Thumb of 2014-10-27/cycadjungle/7866d0

The yellow color is the seed coat, which attracts animals and encourages them to carry off the seed to another location, eat the coating, and spit out the hard seed. This is what the seeds end up looking like.

Thumb of 2014-10-27/cycadjungle/565a4b

The end with the hole is the attachment point and the end with the hatch is the sprouting end. When you plant the seeds, they are planted half way into the sand, attachment point down. At the time you pick the seeds, they are ready to sprout, where Cycas revoluta seeds have to be stored at least 6 months before they should be planted. Since I had to take this picture for someone else, here is a seed cut open showing a full sized embryo.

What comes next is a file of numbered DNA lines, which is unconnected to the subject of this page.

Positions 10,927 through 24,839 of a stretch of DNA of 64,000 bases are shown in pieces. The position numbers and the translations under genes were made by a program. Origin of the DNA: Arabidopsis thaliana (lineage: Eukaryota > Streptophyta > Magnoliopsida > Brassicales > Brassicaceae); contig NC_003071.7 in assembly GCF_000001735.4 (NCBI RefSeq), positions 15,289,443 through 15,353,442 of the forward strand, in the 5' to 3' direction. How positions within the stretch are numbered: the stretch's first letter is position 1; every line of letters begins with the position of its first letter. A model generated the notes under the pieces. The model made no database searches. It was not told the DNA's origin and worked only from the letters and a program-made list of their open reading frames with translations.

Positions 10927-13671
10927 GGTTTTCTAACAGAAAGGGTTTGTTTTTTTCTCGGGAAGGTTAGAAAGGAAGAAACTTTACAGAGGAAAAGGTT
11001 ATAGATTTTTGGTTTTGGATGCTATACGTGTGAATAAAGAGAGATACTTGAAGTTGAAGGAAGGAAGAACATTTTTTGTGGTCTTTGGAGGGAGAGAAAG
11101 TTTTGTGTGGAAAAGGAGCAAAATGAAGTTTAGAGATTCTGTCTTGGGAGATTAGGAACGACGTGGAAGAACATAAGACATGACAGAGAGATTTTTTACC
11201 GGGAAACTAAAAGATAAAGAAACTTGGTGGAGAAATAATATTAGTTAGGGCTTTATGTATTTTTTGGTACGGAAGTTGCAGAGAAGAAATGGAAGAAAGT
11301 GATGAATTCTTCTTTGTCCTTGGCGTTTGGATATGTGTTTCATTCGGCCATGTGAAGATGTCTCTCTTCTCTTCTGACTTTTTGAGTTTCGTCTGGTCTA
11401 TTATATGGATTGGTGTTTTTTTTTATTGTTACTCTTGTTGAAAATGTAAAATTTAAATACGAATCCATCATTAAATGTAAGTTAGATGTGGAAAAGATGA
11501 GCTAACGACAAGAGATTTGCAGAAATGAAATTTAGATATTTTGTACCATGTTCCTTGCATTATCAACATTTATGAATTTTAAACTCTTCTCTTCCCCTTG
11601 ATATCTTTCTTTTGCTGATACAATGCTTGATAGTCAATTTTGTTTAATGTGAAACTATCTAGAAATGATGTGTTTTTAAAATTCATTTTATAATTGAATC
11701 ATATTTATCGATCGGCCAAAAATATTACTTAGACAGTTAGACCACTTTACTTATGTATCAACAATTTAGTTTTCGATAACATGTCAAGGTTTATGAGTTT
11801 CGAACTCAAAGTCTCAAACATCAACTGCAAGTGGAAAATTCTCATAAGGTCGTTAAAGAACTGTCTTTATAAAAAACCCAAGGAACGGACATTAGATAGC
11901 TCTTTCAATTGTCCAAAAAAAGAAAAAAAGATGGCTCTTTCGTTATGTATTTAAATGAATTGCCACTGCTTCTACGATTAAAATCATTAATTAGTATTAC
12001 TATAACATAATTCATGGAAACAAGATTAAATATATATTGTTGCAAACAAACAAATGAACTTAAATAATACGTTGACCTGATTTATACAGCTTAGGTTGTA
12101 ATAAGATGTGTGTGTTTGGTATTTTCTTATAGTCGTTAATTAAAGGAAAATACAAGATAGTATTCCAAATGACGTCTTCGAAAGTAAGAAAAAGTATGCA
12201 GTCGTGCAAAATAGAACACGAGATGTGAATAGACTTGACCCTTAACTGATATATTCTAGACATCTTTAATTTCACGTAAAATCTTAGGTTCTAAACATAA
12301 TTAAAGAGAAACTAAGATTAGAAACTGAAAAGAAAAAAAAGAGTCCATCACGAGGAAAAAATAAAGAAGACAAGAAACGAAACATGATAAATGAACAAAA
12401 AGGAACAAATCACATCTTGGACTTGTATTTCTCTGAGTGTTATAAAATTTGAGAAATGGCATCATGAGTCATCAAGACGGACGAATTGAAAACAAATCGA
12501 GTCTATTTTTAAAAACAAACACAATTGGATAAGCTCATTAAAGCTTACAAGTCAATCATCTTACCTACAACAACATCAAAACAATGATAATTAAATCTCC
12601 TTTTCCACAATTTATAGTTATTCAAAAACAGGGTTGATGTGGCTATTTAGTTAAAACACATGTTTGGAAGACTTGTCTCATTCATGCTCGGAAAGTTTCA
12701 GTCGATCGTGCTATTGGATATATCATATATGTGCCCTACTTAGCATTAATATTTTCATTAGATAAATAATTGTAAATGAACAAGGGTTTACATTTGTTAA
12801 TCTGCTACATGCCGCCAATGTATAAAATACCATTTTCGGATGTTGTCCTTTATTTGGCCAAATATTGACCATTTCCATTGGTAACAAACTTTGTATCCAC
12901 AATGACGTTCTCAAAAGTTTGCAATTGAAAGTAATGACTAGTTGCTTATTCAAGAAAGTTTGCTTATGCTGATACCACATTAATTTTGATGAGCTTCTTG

Thumb of 2014-10-27/cycadjungle/dbbafd

Dioon edule has now been split into two separate species. That used to be called Dioon edule edule and Dioon edule angustifolium. The angustifolium types are slower growing, have thinner leaflets, and are about 3-5 degrees more cold hardy. The queretaro form is one of these. Some of these have pinkish emergent leaves and can have a blue tinge to the leaves for a period of time. I have a picture of this one in the database, but don't know how to copy that into this post.
Dioon edule, as I said before is a great starter cycad. They are common enough that they aren't incredibly expensive, mainly because seeds are usually available at a modest price compared to the genera such as Encephalartos which you can find single seeds that cost $25 to $45 each. Dioon edule is easy to take care of. Some live 1500 years sitting on top of solid rock. If it can live sitting on rock, you can certainly do better than that for cultivation. Tom










[Last edited by cycadjungle - Oct 26, 2014 7:59 PM (+)]